Stories I Might Regret Telling You: A Memoir
There are celebrity autobiographies that put the author in the best possible light, with every awkward moment surgically excised. Aretha Franklin, for instance hired David Ritz to write an autobiography with her, but she so carefully burnished her image in that volume that Ritz later wrote his own warts-and-all book, which Franklin said was “trashy.”
Martha Wainwright will never be accused of going easy on herself, or on her illustrious family—so much a part of her story. The singer-songwriter’s mother was the late Kate McGarrigle, half of a duo with her sister Anna; her father is Loudon and her brother Rufus Wainwright. There are other performing family members, too—her father had issue with Suzzy Roche, so throw in a bunch of the Roches.
There are strong parallels between this book and Peggy Seeger’s lengthy autobiography, First Time Ever. Both are excellent writers, hard on themselves, and relentlessly focused on immediate family. In Seeger’s case, the focus is so close we barely hear about her half-brother, Pete Seeger. Neither writer takes much notice of current events, or the larger musical scenes in which they were/are engaged.
Wainwright has made seven albums, including a live recording of Edith Piaf songs. She castigates herself—for not working hard enough and sabotaging her opportunities, for being a limited musician, for over-indulging in drugs and alcohol, and for wild behavior (well documented here), and other shortcomings. She’s pretty brutal about her marriage to former producer and collaborator Brad Albetta, although she notes she wants her two kids to think well of him.
Her relationship with brother Rufus is complicated. He’s obviously a huge part of her life and they’re very close, though she felt competitive when he signed a major label contract. An editor should have excised her quoting Rufus as saying she is one of the “best living female singers.” He’s hardly an objective source. Many of Wainwright’s career breaks came through family members. When asked to name the records they’ve been listening to, both Martha and Rufus cite whatever their sibling put out recently.
Despite these things, this is a very good book on many levels, including its brave commitment to full disclosure. She’s unflinching about her father. The one year she spent living with him, when she was 14, turned out very badly.
Loudon Wainwright, one of the world’s great songwriters and raconteurs, was cold and unavailable, and later wrote a song, “I’d Rather be Lonely,” that includes these lines: “I think I need some space/Every day you’re in my face/How can I get rid of you/I’d rather be lonely.” He performed it during a show with her opening and told the audience “it was about me—his daughter—and the year we had lived together. I was shocked and totally offended and embarrassed.” Loudon wrote another song about hitting his young daughter “with all my might.” But he regrets it, and Martha still considers him “perhaps the most underrated songwriter of his generation.”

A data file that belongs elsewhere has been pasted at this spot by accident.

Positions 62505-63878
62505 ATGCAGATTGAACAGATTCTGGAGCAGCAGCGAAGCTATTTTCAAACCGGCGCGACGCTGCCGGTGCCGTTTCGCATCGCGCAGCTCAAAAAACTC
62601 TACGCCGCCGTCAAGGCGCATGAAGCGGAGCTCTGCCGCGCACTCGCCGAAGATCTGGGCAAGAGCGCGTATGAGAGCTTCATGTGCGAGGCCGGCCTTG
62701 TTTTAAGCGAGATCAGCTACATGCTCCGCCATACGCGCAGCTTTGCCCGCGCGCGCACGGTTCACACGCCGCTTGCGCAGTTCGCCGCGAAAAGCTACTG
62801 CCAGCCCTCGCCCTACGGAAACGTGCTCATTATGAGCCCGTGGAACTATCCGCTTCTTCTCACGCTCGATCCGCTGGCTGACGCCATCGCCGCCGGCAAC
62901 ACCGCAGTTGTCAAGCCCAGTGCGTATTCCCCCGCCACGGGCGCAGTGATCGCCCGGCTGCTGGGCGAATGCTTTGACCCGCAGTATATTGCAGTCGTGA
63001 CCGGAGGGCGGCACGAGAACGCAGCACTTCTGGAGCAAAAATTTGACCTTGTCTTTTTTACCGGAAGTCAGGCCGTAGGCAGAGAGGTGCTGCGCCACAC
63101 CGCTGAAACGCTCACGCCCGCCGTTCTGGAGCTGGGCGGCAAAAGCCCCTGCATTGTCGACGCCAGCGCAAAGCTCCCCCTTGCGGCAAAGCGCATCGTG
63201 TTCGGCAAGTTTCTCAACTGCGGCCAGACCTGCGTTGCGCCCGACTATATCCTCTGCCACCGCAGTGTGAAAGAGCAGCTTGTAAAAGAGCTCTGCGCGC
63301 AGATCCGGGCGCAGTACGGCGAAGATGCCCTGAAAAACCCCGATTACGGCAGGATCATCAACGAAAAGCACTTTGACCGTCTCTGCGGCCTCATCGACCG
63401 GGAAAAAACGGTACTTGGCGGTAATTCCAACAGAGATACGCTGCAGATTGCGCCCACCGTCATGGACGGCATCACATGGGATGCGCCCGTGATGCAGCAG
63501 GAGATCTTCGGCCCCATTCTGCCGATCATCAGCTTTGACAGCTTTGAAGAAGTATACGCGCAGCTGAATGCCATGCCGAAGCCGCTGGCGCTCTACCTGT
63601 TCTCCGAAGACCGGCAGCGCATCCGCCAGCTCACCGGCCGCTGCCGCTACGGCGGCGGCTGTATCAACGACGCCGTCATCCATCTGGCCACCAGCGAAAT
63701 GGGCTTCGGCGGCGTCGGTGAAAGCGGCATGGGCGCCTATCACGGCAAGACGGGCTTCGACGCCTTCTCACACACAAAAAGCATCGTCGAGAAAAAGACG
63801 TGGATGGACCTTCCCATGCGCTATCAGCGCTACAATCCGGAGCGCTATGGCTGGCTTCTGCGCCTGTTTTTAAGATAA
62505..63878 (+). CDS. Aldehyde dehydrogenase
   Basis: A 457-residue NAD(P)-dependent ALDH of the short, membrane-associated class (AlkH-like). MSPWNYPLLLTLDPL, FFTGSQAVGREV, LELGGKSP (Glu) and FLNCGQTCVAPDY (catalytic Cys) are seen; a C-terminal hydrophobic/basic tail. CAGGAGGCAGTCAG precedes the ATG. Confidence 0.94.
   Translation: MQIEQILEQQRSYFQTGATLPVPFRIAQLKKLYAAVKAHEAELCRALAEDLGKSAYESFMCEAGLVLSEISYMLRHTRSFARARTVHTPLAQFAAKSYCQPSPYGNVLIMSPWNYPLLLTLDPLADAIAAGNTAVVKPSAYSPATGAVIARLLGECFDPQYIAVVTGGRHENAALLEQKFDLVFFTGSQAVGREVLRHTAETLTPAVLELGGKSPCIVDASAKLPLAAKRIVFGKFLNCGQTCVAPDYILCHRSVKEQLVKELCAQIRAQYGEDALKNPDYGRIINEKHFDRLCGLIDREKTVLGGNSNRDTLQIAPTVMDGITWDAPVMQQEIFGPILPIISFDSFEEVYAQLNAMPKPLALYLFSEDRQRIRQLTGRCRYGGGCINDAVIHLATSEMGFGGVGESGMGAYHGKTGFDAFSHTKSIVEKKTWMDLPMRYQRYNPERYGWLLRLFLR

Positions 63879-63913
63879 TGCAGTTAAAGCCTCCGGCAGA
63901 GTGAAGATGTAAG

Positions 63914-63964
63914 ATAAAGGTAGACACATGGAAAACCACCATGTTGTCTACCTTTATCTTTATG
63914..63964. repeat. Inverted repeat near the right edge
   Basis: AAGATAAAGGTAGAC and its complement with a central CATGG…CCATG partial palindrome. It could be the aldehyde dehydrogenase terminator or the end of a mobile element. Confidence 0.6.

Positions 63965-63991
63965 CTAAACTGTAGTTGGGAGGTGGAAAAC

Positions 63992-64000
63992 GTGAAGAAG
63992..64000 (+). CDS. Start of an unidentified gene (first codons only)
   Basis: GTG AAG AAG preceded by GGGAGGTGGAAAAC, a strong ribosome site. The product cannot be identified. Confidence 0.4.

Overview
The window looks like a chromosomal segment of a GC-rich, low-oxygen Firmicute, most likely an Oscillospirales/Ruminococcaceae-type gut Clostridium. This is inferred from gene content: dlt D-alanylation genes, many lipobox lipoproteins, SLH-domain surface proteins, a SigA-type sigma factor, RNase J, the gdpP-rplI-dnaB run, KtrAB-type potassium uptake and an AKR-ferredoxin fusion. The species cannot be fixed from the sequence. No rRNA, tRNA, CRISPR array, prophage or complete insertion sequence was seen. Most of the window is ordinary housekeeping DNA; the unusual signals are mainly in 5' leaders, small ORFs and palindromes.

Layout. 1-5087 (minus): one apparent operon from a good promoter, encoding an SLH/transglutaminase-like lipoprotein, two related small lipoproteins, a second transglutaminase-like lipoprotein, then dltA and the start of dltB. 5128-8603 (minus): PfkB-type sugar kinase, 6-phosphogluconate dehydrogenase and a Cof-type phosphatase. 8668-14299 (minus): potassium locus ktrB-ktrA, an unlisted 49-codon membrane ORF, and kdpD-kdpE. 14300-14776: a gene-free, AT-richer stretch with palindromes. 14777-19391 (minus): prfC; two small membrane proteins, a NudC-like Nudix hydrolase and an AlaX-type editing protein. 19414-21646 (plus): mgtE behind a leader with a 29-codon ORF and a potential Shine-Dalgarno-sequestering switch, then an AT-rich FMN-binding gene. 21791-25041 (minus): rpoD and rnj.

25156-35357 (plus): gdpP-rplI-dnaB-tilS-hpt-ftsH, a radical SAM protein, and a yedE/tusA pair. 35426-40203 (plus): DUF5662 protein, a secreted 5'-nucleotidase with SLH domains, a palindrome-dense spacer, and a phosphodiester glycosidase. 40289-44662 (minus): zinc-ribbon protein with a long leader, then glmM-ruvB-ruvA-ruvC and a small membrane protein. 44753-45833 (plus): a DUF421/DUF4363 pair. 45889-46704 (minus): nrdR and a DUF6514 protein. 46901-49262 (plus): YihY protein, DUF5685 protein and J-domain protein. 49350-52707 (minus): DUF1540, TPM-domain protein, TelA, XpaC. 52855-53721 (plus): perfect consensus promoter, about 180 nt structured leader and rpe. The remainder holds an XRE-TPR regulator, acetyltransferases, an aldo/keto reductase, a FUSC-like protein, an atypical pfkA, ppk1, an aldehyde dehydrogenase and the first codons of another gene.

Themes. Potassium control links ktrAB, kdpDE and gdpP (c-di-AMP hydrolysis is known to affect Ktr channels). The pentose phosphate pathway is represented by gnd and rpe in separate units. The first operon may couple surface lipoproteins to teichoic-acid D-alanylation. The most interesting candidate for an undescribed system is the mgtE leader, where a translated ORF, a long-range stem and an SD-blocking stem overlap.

Mom, too, was a handful, though inspiring. Wainwright portrays her (again, a truly great songwriter, author of “Come a Long Way” and “Talk to Me of Mendocino”) as a good mother on many levels, but also competitive, petty, insecure—and mean sometimes because she’d had to limit her career because of motherhood. In one memorable passage, she tells Martha she lacks interests and is “the definition of mediocrity.” The two end up wrestling on the floor. Many years before, Martha had to be pulled off Anna. Undoubtedly, a play like Ma Rainey’s Black Bottom could be based on a McGarrigle Hour recording session, with what the book describes as “a line of self-absorbed songwriters.” Rufus once told Martha she “would be nothing without him.” But he was drunk at the time.
The result of letting it all hang out is that you get a vividly real picture of Martha Wainwright, her hopes, dreams, dark corners and insecurities. Former boyfriend Dan Bern probably wishes she didn’t write this book. Of course, Wainwright is just as confessional in her songs. Perhaps her biggest hit is “Bloody Mother Fucking Asshole,” a bouncy putdown number with these lyrics: “I will not pretend/I will not put on a smile/I will not say I’m all right for you/When all I wanted was to be good.” She says it’s not about Loudon (he was just the “springboard”). But most Wainwright songs are about other Wainwrights.